In particular, the elimination of the M4- and LM4- are the most troubling for fans of rowing. Some of the best stories in recent rowing history have come from the M4-, Steve Redgrave, Matthew Pinsent, and the Oarsome Foursome among others, and many countries have prioritized that boat class, which has made it one of the best from a spectator standpoint. Similar objections exist for the LM4-, with South Africa’s victory in 2012 and the event’s competitiveness as compelling reasons for its continued place in the Olympic regatta.
However, the biggest issue to making the numbers work is the eight, though not one of the FISA proposals addresses it. Cumulatively, the men’s and women’s eights account for almost a quarter of the total athlete contingent, and are easily the least accessible by developing nations. Yet, the eights are often the most exciting, and historically the most relevant. What then, is the way forward?
What should be considered, if it hasn’t been already, is the removal of the eight as a stand-alone event. Both events should be contested exclusively, with the exception of the coxswains, by athletes that race in other boat classes. This makes it easier for countries with smaller contingents to compete, and greatly increases the events’ marketability. This type of event creates much the same interest as swimming or running relays, where spectators get to see the best in the world compete against each other in a different context—can there be any doubt that a relay that includes Michael Phelps, or Allyson Felix, is of more interest to the viewing public? A further argument for this arrangement is that some rowing federations are already doing this at the Olympic level, as will be the case with New Zealand’s women’s eight this summer (Rebecca Scown and Genevieve Behrent are also racing in the women’s pair).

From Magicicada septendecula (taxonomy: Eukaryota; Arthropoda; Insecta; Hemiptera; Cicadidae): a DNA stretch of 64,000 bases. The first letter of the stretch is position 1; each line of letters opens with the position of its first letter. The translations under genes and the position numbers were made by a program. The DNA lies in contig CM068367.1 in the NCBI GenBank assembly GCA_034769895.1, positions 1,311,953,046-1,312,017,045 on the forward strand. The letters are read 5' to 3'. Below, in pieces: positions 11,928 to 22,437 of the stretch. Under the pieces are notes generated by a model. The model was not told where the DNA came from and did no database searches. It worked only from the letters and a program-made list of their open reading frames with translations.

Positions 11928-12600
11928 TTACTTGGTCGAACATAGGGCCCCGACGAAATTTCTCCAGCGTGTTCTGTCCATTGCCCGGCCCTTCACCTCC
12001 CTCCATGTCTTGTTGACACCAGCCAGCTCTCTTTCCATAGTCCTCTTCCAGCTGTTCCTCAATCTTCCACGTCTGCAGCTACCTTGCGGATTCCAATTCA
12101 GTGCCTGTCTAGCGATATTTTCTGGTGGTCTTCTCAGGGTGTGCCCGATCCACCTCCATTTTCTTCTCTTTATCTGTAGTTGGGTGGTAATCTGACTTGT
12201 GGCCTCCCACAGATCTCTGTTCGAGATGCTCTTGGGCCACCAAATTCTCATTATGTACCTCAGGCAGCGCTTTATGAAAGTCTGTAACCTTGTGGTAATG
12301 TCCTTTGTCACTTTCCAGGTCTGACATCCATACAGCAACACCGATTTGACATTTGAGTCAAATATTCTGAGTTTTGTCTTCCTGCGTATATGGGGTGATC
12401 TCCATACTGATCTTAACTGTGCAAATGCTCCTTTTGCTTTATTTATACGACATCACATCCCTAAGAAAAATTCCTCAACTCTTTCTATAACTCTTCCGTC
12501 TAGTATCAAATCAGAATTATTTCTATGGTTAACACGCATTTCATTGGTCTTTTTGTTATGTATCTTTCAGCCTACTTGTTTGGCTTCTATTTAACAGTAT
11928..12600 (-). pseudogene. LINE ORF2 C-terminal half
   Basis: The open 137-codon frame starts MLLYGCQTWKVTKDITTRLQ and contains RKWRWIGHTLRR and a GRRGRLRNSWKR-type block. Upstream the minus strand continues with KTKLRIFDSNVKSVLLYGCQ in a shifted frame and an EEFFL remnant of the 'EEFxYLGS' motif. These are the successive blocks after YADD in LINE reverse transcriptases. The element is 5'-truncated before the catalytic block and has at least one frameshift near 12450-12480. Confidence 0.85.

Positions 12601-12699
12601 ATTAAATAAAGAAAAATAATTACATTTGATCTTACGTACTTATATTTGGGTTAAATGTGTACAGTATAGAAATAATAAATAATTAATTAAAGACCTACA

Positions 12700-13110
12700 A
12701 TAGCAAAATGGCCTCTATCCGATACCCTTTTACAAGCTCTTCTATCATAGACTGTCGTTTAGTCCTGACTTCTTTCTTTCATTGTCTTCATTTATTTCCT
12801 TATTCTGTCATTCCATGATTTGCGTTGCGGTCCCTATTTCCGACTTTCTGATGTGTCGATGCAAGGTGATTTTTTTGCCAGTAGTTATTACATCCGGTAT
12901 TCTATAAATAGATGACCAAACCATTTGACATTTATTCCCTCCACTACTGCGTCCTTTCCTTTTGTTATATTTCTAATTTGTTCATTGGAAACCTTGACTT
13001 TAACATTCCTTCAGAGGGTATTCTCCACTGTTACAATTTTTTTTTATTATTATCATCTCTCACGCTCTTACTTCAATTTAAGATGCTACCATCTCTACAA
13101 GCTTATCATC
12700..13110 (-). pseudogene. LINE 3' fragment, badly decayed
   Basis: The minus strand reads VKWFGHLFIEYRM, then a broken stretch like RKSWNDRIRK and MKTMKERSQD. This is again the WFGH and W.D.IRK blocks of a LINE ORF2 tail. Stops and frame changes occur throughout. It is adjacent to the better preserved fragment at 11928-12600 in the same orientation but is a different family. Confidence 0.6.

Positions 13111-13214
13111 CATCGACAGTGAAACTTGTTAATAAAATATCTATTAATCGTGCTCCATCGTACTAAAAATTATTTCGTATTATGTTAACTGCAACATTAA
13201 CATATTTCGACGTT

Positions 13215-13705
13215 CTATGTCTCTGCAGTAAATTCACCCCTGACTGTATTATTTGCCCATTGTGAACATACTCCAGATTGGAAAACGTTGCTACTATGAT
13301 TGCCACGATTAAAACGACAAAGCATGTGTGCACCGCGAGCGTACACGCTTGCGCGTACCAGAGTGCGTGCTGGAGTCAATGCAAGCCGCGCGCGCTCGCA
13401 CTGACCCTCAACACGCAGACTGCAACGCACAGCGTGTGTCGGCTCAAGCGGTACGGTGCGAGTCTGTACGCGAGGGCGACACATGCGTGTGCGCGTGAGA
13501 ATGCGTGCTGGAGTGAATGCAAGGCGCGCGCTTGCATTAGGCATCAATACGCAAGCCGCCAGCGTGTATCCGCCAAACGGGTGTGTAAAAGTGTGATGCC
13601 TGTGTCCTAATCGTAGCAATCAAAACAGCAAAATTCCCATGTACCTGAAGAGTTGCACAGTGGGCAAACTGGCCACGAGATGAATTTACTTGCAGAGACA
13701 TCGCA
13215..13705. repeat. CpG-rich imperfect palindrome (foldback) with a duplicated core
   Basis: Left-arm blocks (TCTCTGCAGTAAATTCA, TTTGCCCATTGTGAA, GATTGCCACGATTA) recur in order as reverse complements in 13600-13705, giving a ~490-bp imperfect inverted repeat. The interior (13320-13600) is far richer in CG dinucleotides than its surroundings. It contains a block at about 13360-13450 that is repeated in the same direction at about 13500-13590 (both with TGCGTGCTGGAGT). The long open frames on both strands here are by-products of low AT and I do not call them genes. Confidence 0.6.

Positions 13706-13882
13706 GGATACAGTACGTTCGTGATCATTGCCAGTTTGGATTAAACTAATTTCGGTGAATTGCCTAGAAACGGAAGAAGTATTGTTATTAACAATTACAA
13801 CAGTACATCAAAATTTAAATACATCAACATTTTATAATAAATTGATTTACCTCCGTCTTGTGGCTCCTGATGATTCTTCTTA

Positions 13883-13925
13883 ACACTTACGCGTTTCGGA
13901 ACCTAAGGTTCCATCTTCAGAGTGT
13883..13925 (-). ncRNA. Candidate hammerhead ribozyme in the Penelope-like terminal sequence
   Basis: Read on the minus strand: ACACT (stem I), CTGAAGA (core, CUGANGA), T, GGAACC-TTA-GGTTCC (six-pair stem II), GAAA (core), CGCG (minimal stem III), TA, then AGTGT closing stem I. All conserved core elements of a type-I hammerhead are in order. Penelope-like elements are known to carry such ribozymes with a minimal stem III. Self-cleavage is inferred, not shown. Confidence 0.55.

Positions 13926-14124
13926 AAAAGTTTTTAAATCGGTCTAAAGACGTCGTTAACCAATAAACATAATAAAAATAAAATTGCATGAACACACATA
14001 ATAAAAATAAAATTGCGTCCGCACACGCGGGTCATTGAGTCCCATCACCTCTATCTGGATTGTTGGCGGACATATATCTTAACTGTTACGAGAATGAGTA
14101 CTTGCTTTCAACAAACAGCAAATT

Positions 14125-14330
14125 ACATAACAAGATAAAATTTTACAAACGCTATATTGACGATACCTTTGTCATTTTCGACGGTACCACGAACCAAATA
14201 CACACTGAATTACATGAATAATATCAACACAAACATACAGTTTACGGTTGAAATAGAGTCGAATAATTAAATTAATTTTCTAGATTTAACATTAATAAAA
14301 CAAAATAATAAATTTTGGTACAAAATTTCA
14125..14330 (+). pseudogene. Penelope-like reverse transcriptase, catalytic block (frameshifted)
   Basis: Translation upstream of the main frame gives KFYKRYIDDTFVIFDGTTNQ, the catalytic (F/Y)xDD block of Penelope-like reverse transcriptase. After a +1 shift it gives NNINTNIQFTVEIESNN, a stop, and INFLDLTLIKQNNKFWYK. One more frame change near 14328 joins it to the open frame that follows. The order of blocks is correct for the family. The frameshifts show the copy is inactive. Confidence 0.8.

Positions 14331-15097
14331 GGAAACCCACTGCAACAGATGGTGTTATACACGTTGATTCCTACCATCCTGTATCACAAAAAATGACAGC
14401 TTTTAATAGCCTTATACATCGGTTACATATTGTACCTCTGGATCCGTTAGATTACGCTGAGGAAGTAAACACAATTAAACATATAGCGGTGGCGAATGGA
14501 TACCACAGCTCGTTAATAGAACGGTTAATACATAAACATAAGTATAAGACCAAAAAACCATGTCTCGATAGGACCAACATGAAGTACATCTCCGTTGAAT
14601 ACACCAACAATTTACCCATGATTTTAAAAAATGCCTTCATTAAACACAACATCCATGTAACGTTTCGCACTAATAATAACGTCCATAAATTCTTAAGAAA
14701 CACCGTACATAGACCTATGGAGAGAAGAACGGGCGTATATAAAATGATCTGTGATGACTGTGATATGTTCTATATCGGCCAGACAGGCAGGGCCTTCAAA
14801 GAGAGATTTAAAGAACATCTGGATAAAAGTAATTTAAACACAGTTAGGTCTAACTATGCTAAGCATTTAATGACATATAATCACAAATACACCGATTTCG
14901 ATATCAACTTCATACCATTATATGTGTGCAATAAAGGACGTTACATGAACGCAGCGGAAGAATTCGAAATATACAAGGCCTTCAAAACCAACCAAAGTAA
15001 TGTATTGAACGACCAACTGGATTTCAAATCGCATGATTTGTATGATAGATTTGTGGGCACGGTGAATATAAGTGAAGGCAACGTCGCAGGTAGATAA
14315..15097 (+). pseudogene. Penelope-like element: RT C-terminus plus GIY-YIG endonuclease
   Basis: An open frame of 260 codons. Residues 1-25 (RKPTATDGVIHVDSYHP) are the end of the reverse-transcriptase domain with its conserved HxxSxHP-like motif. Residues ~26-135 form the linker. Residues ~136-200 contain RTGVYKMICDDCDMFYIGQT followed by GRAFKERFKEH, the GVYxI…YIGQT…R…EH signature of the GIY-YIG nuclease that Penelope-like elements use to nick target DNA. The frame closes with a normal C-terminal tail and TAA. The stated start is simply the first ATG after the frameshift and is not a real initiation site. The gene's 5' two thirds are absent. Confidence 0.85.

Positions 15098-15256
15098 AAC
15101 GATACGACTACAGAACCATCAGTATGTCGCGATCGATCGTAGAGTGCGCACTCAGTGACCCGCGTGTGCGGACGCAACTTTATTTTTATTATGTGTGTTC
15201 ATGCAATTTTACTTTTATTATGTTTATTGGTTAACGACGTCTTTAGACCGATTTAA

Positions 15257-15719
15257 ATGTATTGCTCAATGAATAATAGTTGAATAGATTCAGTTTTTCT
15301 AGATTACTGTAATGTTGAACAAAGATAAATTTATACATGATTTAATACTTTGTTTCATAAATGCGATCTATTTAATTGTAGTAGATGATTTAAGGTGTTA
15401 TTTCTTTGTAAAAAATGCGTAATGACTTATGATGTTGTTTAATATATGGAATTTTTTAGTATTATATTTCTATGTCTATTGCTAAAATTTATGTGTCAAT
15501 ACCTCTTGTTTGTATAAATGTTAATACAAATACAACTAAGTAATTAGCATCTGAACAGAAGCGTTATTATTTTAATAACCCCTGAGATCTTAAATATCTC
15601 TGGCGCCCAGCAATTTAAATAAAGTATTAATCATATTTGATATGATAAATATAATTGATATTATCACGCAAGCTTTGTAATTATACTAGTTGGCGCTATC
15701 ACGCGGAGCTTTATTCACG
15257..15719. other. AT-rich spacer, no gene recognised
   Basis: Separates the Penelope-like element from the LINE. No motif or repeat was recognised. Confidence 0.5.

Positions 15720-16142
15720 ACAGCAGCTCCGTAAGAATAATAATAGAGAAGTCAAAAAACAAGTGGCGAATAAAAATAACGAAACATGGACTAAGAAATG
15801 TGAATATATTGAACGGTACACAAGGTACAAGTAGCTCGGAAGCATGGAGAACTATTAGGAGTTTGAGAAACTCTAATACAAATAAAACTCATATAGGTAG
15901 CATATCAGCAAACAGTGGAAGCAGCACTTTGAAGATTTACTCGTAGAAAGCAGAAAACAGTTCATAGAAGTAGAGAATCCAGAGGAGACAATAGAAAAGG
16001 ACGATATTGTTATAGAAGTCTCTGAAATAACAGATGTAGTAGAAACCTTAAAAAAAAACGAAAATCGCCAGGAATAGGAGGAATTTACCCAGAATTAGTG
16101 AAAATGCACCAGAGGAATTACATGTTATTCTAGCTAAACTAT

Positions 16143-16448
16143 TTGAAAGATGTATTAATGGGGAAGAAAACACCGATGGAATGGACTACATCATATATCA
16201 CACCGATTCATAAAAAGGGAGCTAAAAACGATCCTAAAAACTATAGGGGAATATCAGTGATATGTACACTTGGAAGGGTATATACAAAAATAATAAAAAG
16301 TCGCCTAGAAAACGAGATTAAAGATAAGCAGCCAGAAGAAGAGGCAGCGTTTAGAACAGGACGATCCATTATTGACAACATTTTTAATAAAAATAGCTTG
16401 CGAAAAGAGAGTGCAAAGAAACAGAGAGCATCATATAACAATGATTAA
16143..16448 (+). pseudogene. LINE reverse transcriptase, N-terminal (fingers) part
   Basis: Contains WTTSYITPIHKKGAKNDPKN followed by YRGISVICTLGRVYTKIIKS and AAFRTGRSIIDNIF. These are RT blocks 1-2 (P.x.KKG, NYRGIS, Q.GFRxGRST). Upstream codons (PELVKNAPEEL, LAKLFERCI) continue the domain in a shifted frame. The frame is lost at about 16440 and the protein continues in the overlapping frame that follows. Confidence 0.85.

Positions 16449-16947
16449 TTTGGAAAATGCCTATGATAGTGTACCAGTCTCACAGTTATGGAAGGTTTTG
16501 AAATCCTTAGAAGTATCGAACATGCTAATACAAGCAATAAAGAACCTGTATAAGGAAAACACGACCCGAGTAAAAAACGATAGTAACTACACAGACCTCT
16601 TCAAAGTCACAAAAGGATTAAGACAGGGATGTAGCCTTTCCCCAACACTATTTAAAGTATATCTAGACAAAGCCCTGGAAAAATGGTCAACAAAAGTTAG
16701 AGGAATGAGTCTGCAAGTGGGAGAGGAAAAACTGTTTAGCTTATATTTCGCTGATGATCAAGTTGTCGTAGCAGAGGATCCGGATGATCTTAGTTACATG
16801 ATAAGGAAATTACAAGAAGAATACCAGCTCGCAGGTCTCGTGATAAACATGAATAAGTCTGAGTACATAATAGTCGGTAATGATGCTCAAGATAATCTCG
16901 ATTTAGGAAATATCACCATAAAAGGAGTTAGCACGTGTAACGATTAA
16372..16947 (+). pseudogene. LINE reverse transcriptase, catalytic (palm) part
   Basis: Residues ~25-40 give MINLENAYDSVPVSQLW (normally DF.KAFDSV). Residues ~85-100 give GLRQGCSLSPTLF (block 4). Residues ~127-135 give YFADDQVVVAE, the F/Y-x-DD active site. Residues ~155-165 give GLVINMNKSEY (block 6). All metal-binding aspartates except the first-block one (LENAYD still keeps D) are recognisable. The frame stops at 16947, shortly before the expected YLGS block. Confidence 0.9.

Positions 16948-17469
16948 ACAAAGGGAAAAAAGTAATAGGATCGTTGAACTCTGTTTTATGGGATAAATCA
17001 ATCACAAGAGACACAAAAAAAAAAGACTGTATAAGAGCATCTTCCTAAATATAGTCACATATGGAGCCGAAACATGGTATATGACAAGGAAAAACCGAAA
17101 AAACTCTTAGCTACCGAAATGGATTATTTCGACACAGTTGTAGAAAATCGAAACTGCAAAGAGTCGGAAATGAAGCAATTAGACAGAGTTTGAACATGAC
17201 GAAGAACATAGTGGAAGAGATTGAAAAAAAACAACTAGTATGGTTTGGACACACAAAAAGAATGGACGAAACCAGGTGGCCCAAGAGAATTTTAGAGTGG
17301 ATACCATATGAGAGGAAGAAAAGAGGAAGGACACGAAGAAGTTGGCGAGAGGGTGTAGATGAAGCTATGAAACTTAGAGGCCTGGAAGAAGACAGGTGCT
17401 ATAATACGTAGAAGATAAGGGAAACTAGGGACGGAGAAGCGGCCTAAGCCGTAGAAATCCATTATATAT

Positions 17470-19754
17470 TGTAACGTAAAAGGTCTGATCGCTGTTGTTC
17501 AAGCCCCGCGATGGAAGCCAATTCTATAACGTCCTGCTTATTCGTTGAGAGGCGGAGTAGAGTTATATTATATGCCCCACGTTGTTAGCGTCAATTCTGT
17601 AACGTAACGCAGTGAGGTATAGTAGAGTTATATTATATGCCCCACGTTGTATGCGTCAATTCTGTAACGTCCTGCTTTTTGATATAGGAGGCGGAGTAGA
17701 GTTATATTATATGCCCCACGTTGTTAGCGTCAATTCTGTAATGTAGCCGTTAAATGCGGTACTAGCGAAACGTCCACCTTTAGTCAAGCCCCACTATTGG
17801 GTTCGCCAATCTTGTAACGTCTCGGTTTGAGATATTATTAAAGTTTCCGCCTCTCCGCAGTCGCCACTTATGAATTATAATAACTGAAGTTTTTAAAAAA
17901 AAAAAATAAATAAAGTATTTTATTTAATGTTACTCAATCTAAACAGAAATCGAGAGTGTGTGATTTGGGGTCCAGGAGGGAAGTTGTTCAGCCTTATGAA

This could shift the eights from being the event with the least amount of depth to one with the most. The Head Of The Charles, though in a different format, has already shown the draw of ‘All-Star’ eights, particularly as a way to attract the interest of casual or even non-rowing spectators.
The rest of the Olympic program, at least in terms of the athlete contingent, falls quickly into line, with the same events—four sculling and four sweep—offered for men and women.